Vitamin E – Online Biochemistry Course Lecturio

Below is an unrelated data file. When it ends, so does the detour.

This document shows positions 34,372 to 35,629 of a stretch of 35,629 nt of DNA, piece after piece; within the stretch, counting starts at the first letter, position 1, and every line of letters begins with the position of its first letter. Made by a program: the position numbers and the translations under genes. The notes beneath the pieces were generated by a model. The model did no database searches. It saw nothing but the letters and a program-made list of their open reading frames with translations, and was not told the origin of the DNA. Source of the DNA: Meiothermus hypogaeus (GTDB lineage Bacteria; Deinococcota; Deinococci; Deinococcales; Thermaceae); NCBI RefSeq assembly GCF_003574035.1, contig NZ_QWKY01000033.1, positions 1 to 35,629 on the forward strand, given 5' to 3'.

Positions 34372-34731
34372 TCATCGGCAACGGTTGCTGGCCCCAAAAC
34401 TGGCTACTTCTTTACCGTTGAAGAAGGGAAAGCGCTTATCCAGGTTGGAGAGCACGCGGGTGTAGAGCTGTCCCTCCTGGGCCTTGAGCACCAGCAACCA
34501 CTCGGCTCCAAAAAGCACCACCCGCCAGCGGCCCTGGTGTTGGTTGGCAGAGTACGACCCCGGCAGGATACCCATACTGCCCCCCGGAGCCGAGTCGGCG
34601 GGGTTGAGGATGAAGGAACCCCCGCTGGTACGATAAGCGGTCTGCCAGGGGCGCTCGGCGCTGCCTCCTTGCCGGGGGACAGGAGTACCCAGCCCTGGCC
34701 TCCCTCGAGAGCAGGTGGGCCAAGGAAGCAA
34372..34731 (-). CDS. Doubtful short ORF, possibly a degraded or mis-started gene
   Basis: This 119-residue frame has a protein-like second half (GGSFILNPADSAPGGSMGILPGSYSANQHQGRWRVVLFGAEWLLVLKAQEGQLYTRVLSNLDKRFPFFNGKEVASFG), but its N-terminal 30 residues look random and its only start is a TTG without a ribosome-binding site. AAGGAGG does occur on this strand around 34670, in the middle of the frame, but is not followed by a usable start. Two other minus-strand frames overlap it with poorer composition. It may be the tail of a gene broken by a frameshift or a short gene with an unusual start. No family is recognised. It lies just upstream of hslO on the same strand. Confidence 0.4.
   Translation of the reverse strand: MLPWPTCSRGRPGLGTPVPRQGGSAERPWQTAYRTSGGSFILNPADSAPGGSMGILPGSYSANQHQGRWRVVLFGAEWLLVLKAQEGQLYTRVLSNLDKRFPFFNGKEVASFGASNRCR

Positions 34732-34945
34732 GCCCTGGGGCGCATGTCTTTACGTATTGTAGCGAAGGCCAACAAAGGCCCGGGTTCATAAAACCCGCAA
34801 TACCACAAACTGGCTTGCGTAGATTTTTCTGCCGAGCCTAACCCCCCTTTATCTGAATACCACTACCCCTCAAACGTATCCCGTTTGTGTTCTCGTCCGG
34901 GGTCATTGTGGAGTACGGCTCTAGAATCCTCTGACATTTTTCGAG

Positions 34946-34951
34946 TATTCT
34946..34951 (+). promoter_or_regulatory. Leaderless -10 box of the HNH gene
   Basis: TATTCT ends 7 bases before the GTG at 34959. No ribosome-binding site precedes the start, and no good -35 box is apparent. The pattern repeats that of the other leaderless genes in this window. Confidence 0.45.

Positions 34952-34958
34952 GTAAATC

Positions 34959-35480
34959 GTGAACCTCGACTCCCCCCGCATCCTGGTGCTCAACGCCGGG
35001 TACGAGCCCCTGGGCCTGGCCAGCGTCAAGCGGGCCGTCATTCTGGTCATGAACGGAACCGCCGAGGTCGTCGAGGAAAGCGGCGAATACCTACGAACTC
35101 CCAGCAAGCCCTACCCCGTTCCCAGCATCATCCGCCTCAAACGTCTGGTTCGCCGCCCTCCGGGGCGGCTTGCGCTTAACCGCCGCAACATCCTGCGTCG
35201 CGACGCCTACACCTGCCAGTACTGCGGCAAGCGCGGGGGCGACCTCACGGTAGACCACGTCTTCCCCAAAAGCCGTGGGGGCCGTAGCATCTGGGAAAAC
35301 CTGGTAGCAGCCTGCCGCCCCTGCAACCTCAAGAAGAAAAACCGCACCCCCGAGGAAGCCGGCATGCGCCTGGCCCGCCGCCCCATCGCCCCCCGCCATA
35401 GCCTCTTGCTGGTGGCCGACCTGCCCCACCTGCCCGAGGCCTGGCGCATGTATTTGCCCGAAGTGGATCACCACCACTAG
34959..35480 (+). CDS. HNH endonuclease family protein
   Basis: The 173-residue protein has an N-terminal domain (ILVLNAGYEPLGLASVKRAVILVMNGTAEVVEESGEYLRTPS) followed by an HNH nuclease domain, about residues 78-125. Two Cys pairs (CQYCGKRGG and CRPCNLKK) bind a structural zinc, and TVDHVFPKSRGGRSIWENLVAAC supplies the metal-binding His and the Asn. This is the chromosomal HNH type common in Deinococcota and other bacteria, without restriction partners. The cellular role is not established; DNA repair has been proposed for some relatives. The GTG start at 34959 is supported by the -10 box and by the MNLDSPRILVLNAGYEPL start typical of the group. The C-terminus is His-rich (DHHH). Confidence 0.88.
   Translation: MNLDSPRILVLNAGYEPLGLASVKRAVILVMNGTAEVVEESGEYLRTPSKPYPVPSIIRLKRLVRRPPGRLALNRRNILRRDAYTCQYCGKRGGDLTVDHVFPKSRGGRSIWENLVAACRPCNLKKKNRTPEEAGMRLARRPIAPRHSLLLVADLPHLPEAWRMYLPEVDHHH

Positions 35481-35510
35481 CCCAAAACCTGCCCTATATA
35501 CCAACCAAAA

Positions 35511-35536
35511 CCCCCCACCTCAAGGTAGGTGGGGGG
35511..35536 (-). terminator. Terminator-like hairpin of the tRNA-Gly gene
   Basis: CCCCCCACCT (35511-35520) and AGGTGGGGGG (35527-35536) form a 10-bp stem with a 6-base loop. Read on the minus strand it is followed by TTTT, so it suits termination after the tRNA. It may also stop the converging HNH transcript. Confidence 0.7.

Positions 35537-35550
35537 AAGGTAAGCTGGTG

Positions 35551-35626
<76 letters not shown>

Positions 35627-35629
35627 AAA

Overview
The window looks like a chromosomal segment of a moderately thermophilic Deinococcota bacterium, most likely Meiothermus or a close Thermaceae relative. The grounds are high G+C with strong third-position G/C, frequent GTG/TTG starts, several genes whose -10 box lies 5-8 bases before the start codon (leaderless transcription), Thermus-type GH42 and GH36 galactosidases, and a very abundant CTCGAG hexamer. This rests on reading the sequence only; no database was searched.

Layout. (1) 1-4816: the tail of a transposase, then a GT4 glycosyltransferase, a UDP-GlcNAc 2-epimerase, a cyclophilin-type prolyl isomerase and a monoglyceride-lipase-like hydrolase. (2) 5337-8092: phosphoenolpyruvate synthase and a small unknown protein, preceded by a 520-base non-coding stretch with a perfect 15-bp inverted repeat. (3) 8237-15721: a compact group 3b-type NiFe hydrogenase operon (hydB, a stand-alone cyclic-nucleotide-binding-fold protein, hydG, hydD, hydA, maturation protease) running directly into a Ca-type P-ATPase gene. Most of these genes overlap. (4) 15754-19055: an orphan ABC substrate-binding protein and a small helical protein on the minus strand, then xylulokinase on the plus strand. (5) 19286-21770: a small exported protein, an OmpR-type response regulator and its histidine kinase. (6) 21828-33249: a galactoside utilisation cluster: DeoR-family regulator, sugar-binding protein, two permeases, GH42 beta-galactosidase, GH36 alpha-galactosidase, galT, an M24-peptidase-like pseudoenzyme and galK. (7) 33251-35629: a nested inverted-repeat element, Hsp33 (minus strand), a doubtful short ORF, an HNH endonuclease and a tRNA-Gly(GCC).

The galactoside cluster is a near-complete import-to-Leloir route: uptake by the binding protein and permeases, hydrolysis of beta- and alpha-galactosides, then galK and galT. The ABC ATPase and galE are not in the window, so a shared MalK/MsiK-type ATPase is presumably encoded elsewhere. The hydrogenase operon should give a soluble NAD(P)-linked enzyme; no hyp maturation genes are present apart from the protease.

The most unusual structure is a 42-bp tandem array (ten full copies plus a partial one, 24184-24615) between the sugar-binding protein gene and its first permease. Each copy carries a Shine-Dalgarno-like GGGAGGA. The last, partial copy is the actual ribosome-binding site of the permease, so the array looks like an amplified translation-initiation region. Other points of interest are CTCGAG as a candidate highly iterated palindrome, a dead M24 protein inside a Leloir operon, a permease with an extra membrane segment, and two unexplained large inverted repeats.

vitamin E is the second of the fat soluble vitamins I'll talk about here vitamin e like vitamin K contains many compounds and there it would get categorized into two groups known as the takapa Rawls and the toko try tocotrienols within each group there are various stereo isomers that can occur this includes both sis trans isomers as well as isomers relating to the stereochemistry these molecules act like antioxidants and they do this by preventing the proliferation of reactive oxygen species as I will show vitamin E inhibits the production of reactive oxygen species by a chemical process not by an enzymatic process and this is a very important way that it functions vitamin E is the fat soluble vitamin equivalent of vitamin C which helps prevent the proliferation proliferation of reactive oxygen species in water soluble material an example tocopherol tocopheryl in an example tocotrienol is shown on the right now vitamin E is found most abundantly in wheat germ sunflowers and in safflower oils it acts counter to vitamin K in that it actually reduces the amount of clotting so a person who is on a coumadin or warfarin type medication we'll have to monitor how much vitamin E they're actually getting in their diet because they can actually be in danger of reducing clotting too significantly if they get too much vitamin E now vitamin E is really the vitamin about which we know the least and it's also the reason for that is it's very rarely ever deficient there are a few cases where it's known for deficiency but not very much the vitamin E therefore is little benefit to people to take supplements although a lot of people do take vitamin E supplements so there are some problems with overdose but it's not as severe as an overdose problem as one might have with vitamin A or our vitamin D for example so this figure shows the different forms of vitamin E that can exist among the both the teka Ferrell's and among the tocotrienols now and we see in the case of the tocopherols that in fact of all these molecules they differ primarily in the structure of the components attached at ring on the ring at positions r1 r2 and r3 so these varying structures give vitamin-e a variety of different forms we remember also that the isoprenes on the right side and the brackets are varying place for the numbers of units that are out there so we can imagine vitamin e molecules are quite varied and diverse in their structures there's the r1 the r2 and the r3 now that dotted line that you see within the isoprene unit is actually a varying point among the different tocopheryl versus the tryi nose that Mollett that that bond is a single bond in the takapa rolls which means that you wouldn't have a second line that's there or it's a double bond in the tocotrienols which means you would have a double bond er a second line there so we've compromised and put a dotted line to indicate that it could be either depending upon whether it's one form or the other now that the control is preferentially absorbed and stored in humans it prevents damage from reactive oxygen species as I've known as I've noted and it protects it the membrane lipids in particular we remember that the membrane has that very nonpolar portion of it and within that nonpolar portion is where toka alpha tocopherol and the vitamin E compounds will abundantly be found alpha tocopherol inhibits the lipid peroxidation chain reaction I'm going to show you that in a second but this is a repeated reaction that can generate a tremendous amount of lipid peroxides and lipid peroxides are very problematic within our body alpha tocopheryl inhibits protein kinase c which we've seen in another of the presentations and protein kinase c is involved in a signaling process and it also inhibits smooth muscle grows the growth as a result another thing that alpha tocopherol do is inhibit platelet stickiness and it's through this mechanism that the clotting tendency of the blood clotting process is reduced because the platelets sticking to each other is the very first step in the process of forming a clot it's known as the cellular response and stickiness is very critical for that process if vitamin K inhibits it it reduces the amount of clotting that can occur in the body so it's for this reason we don't want to take too much vitamin E and by the way I'm using the term alpha tocopheryl interchangeably with vitamin e because alpha tocopheryl turns out to be the most abundant form of vitamin E and also the most effective it's the one that's most easily absorbed within our intestines now vitamin E may have a role also in neurological function and the reason we think this is the case is that deficiency of vitamin E though it's not very common when it does occur it seems to lead to disorders among the the nervous system in this slide I want to describe the lipid peroxidation chain reaction that I described earlier now this reaction occurs along the fatty acid side chains of fatty acids in fats in the lipids of our membranes or in other places are found in the cell in this reaction there's our free radical molecules that are that are reacting with the lipids now we see on the top reaction first of all that there's a hydroxyl free radical that is interacting with the unsaturated lipid that unsaturated lipids change or altered in the process it loses water and creates moves the free radical from being on the hydroxyl group to being on the lipid itself so the fatty acid now is actually a free radical on its own free radicals can be very problematic for the cell because they proliferate very readily they're not stopped easily by enzymes and in fact enzymes would have a hard time keeping up with what these free radicals actually can do the free radical of the lipid can combine with molecular oxygen as you see here to form the lipid peroxidation on the right well we've now proliferated that into a new form which can then interact with yet another fatty acid and create yet another lipid radical so we see this sort of process occurring over over cyclically and cyclic processes like that can generate a tremendous amount of problem so what's important with vitamin E is vitamin E will actually prevent each of these free radicals from proliferating the molecules that I've described to you vitamin E chemically reacts with each one and stops it from being a free radical now that's a real value of an antioxidant vitamin C does a similar thing as I said for other components of the cell this prevention of the proliferation of the free radical stops this oxide process from occurring now that oxidative process that's occurring in the membranes of our cells is really really critical because it's involved in processes like atherosclerosis one of the steps in atherosclerosis involves oxidation of lipids being carried in our bloodstream by molecules called LDLs and when they react in the way that we've seen here the immune system attacks them and starts the formation of an atherosclerosis formation in the first place is a very critical feature so the free radicals with vitamin E are destroyed as I said the lipid peroxidation is completely halted vitamin E gets oxidized and now we think about well vitamin K had to be regenerated once it got oxidized vitamin E itself also has to be regenerated after it's been oxidized and it turns out the vitamin E is regenerated by reduction using vitamin C the other antioxidant vitamin vitamin a or a compound called ubiquinol any of those can help to regenerate vitamin E what we've seen vitamin C gets regenerated by the NADPH system so with all these things together the regenerative systems can make an essentially enough of the various vitamins that we need to have active at any given time